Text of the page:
Worth noting here: As USADA explains in a Marijuana FAQ that I’m sure the pro-pot lobby will not enjoy reading, pot is only prohibited in competition. The out-of-competition testing is designed to catch people filling up on every form of steroid known to man, all of which can give athletes an unfair advantage even if the drug has passed out of their system when they compete. Marijuana doesn’t work that way.
And Nick is back in the news now because he has three “whereabouts” failures. Yes, as the story above points out, athletes have to share their whereabouts with USADA, but the good news for athletes is that there’s an app for that. Under USADA’s agreement with the UFC, which is similar to but not exactly identical to USADA and WADA (World Anti-Doping Agency) agreements with other organizations, he’s subject to a possible suspension of 6-24 months.
Nick doesn’t seem too interested in fighting these days, anyway. But athletes are generally responsible for filing retirement papers if they don’t want to compete any more, as USA Track and Field warns its athletes in a list of doping suspensions that happens to include a lot of “whereabouts” infractions. In fact, that list includes at least one athlete who hadn’t filled out his retirement papers and then refused to give a sample. He was suspended, but that just means un-retiring would be complicated.
So the MMA community has raised a few questions:
Good question. As is this:
I’ve never understood the random test process, either. But USADA is certainly transparent about the number of tests it conducts. A few random facts:
- Your current 2017 drug-testing leaders, with 7 tests each: Vitor Belfort, T.J. Dillashaw, Mark Hunt, Stipe Miocic, Alistair Overeem, Valentina Shevchenko, Tecia Torres.
- 2016 leaders: Anderson Silva (15), followed by Eddie Alvarez and Dominick Cruz with 14 each.
- Ronda Rousey was tested nine times (cue Ferris Bueller reference) in 2016.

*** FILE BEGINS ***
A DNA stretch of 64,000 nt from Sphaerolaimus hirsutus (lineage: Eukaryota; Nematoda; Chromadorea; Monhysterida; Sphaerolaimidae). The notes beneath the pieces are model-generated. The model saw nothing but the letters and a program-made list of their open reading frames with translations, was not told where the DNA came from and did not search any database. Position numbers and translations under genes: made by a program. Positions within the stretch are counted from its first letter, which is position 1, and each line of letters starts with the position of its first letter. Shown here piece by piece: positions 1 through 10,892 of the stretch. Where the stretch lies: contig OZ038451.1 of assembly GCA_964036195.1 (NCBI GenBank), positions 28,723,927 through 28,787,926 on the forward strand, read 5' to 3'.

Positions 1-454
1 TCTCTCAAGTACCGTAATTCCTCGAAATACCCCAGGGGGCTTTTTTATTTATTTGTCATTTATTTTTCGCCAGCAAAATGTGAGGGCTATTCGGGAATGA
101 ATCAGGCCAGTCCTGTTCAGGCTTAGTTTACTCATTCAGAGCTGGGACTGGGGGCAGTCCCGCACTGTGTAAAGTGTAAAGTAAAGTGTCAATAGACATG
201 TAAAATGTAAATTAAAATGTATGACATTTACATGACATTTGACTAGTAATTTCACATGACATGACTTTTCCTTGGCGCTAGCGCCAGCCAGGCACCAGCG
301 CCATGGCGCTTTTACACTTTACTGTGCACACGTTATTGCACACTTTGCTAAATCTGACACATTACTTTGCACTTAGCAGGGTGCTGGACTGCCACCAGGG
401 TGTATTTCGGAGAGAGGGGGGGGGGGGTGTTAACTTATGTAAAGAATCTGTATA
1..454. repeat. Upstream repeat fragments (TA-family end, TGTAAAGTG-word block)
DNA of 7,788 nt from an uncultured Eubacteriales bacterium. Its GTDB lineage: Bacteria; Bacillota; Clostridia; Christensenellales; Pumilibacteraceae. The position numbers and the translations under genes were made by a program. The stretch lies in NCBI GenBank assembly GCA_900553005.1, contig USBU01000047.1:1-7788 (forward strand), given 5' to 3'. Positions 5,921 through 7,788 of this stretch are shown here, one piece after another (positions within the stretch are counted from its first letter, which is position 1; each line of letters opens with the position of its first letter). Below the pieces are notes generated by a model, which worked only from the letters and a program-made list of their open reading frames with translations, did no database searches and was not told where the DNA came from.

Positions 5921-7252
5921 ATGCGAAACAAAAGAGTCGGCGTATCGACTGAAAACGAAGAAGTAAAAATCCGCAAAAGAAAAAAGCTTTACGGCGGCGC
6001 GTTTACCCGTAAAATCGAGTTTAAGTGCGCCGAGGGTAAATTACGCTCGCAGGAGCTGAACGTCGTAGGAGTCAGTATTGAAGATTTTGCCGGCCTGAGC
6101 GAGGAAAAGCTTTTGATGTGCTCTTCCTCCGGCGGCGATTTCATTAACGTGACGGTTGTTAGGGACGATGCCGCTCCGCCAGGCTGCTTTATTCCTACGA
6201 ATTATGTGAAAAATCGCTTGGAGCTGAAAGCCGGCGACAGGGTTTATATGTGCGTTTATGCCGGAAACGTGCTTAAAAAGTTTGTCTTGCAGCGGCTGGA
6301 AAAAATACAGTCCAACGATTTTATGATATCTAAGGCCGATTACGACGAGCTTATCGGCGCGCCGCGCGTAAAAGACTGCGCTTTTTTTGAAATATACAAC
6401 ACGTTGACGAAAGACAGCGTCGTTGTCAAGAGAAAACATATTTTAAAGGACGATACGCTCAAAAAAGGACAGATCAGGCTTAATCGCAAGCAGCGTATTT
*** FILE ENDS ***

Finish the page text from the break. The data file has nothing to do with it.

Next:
- Rio 1,500-meter gold medalist Matthew Centrowitz was tested 17 times in 2016, more than any other track and field athlete.
And USADA tests a lot of sports, mostly but not limited to Olympic and Paralympic sports. Yes, Paralympic — the current list of sanctions includes athletes in sitting volleyball, wheelchair curling, paralympic judo, paralympic table tennis, etc.
In discussing all this yesterday, this Tweet came up:
This ties into another issue in MMA today — UFC fighters, like most athletes in individual sports, aren’t employed by the organization in which they compete. It’s a bit much to cover in a post that’s already too long — look up coverage of fighter unions and so forth. Labor lawyers are going to have a field day with this for a while.
So we were discussing possible ramifications and this came up:
Thereby establishing that all three of us in the conversation are DMV residents who’ve had their hearts broken by the Capitals every year. *%^##@ing Crosby …
And Backstrom was indeed kept out of the Olympic final, though the case was a bit complicated, and it did indeed not affect his play with the Capitals.
Of course, in the world of MMA, you can always fight somewhere else. See Mirko Cro Cop, who’s on USADA’s suspension list until November but has recently been fighting in Rizin overseas.
In the Olympic sports world, forget it. Lance Armstrong’s cycling ban even carried over to triathlons and swimming for four years.
Which raises one question: Will the Diaz brothers’ attitude toward anti-doping eventually limit their triathlon options? Or do they just plan to do recreational triathlons, which aren’t subject to the same scrutiny? (Which seems only fair. Anyone who’d juice up to win a recreational triathlon has some issues.)
In any case, it’s going to be interesting to see over the next few years how the MMA world adapts to anti-doping reality. Or maybe whether the MMA world forces a few changes in anti-doping. Maybe future fighters and shot putters won’t be awakened by someone carrying a badge and a couple of bottles.